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David James Elliott Celebrity Profile


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E!: By the spring of 1996, 35-year-old David James Elliott was finally feeling a sense of security. His series JAG, was wrapping up its first season on NBC. But when the network announced their fall schedule, JAG was not on the list.

Nanci: I think we were in shock. It was moved around to three different nights that year and seemed to me to hold its own. So when it actually happened, it was right out of left field. We weren't expecting it.

E!: Executive producer Donald Bellisario was determined to save the series.

DJE: He said, "I have to go to New York. Apparently there's some interest in the show." Now I'm thinking, yeah, sure there is.

Nanci: So he got excited about new things, and then David and I were sitting at Sunset Plaza at Chin Chin's having lunch and my cell phone rang and it was Don Bellisario looking for David.

DJE: So they patched him in from the plane ... "CBS picked us up for a mid-season replacement." ... Oh beautiful!

E!: JAG earned strong ratings when the show debut on CBS in January of 1997 and the network asked producers for three additional episodes. But the news was bittersweet for Elliott. David was forced to drop out of a co-starring role in the Antonio Banderas smash Zorro.

DJE: It was a big A-list film and I thought the script was wonderful. That was a big disappointment for me.

E!: David didn't have time to dwell on his disappointment Bellisario was working hard to improve the show, making changes behind the scenes.

DJE: We went through a lot of people. It used to be, Fridays were, like, scary for the crew, 'cause somebody was going to get fired on Friday.

E!: Changes were also taking place in front of the camera. David went through two leading ladies in the first twelve months.

DJE: And then they hired Catherine Bell. And I remember Don going, "Well, don't worry, David. If it doesn't work out, we'll get someone else."

E!: Co-star Catherine Bell ...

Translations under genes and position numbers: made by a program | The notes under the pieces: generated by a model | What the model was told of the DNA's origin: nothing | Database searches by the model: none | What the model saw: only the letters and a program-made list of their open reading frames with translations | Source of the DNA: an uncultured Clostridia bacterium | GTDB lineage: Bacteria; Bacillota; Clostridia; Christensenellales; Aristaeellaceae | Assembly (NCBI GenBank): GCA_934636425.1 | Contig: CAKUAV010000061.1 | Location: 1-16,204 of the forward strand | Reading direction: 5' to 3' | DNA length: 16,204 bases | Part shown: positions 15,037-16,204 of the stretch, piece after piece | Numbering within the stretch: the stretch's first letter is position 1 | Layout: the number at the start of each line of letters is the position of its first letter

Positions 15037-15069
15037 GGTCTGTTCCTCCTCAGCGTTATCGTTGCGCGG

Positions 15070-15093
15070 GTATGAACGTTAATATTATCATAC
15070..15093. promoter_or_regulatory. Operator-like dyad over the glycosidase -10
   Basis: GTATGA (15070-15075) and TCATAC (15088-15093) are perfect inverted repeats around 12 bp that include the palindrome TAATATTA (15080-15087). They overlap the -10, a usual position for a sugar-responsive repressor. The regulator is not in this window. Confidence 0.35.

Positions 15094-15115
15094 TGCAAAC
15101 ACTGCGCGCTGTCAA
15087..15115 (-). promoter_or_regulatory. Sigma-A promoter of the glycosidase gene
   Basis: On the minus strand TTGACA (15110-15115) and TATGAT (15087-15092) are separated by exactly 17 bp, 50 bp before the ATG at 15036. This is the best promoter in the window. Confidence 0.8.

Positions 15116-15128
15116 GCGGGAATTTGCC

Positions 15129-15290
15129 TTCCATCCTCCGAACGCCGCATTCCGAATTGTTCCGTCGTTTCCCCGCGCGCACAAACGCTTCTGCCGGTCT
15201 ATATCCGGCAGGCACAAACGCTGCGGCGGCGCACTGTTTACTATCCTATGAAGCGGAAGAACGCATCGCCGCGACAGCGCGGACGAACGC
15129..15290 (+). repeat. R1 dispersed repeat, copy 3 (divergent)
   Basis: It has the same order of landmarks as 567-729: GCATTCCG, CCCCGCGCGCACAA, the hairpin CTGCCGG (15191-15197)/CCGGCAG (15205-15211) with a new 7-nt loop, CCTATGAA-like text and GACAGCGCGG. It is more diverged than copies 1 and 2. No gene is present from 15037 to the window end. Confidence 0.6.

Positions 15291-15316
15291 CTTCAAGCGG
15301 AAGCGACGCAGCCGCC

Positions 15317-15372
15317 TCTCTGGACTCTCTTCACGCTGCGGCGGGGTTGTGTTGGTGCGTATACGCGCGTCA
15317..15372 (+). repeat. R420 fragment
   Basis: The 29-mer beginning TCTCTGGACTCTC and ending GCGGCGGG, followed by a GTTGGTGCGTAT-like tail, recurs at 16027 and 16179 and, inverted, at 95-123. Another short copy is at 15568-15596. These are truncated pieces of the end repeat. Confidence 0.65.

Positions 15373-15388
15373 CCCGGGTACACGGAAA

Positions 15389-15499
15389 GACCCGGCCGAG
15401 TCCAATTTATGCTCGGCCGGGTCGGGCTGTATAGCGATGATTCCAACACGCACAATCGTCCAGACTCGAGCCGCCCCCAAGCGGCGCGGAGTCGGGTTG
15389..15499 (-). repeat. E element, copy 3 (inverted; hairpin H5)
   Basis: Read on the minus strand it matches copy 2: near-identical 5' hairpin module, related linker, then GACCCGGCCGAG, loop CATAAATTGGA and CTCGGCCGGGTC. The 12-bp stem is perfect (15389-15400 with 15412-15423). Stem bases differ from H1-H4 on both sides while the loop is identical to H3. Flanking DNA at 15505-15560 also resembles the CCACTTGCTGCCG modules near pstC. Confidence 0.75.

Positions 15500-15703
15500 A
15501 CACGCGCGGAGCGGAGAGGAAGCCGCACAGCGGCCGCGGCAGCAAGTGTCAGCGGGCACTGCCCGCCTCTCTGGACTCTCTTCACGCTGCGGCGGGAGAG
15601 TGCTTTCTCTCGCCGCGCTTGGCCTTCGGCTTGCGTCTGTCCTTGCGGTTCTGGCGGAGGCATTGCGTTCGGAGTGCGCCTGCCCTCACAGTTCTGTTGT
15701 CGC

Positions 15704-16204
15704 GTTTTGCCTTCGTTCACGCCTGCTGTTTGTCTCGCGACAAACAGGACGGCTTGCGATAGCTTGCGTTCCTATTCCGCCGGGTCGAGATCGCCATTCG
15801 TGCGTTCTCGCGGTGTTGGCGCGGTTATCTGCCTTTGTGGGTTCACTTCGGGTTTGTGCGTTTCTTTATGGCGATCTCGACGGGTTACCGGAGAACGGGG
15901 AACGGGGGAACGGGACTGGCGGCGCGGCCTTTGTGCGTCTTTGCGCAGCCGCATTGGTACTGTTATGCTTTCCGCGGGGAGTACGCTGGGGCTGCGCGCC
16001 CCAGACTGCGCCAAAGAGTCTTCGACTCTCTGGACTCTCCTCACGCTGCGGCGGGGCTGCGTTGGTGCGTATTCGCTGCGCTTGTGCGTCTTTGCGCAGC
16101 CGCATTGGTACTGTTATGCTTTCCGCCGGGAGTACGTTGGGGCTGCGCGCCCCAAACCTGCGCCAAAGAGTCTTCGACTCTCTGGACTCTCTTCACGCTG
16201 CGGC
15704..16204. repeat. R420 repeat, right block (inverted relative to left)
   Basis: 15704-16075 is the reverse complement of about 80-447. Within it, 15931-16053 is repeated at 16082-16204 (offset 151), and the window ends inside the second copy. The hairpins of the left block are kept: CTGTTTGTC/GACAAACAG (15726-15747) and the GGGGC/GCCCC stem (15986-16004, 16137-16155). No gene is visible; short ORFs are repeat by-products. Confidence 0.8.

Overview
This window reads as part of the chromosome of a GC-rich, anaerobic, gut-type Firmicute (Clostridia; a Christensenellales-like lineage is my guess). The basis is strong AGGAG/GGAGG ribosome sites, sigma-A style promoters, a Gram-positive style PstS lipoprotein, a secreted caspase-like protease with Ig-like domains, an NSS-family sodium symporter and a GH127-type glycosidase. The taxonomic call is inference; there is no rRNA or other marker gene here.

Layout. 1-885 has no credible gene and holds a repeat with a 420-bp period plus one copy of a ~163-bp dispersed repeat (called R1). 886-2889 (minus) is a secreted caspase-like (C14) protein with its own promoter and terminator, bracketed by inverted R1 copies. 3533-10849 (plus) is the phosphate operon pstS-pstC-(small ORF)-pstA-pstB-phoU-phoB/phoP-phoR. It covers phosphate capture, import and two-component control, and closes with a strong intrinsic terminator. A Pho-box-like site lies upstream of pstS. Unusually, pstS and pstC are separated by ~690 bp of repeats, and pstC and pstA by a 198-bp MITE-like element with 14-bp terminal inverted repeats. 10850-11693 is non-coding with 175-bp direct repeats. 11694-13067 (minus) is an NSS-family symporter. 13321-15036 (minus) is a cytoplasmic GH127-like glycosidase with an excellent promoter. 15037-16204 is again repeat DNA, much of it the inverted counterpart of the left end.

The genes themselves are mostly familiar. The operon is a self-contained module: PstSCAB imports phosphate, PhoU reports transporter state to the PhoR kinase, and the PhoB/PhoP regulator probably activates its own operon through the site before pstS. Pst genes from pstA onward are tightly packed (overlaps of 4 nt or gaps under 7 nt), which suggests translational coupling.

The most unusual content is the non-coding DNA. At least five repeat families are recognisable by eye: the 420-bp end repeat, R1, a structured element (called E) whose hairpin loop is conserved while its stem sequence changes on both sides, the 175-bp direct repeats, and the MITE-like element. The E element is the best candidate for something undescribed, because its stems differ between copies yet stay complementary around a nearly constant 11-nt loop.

CB: David was a little apprehensive at first because I was the third girl. I was his third co-star. So I think there was a little bit of like, "Yeah, we'll see how long you last."

E!: But Catherine persevered and made it through JAG boot camp. Bell's onscreen chemistry with Elliott translated to bigger ratings and helped the show become a frequent visitor to the top of the Nielsen chart.

CB: We hit it off and I knew that that was something they were looking for so I had felt very hopeful.

DPB: And of course, we're constantly getting e-mailed by thousands of people who want to see David and Catherine get together.

E!: JAG's constant evolution brought David many last minute scripts, filled with military jargon. Co-star John Jackson ...

JMJ: He's amazing. There are a lot of times where we'll get in that stuff and he has to rattle that stuff off and I just stare at him. I'm amazed because it takes me forever to get it and he just knocks it out like that.

E!: The long hours David put in to make JAG a hit kept him away from home. One day, David's 3-year-old daughter asked a heart-wrenching question.

DJE: She said to my wife, "Mama, can Daddy come and visit us at our house?" And she said, "What do you mean, honey? This is Daddy's house too." "No, it's not." But Daddy lives here." "No, he lives in a trailer. Yeah, he doesn't live here. Can he come and visit us soon though?"

CB: His daughter treated him like he was a stranger.

DJE: When I heard that, I just, really, I took that summer off and we went away and we just focused in on her, you know.

E!: David made family his first priority, going to great lengths to be with Nanci and Stephanie.

Nanci: Now that she's older, she goes to work with him once in a while. She skips school, and she'll spend ... she can spend 15 hours there with him and just absolutely love it. Any moment that he has, it's for her. He'll find the time.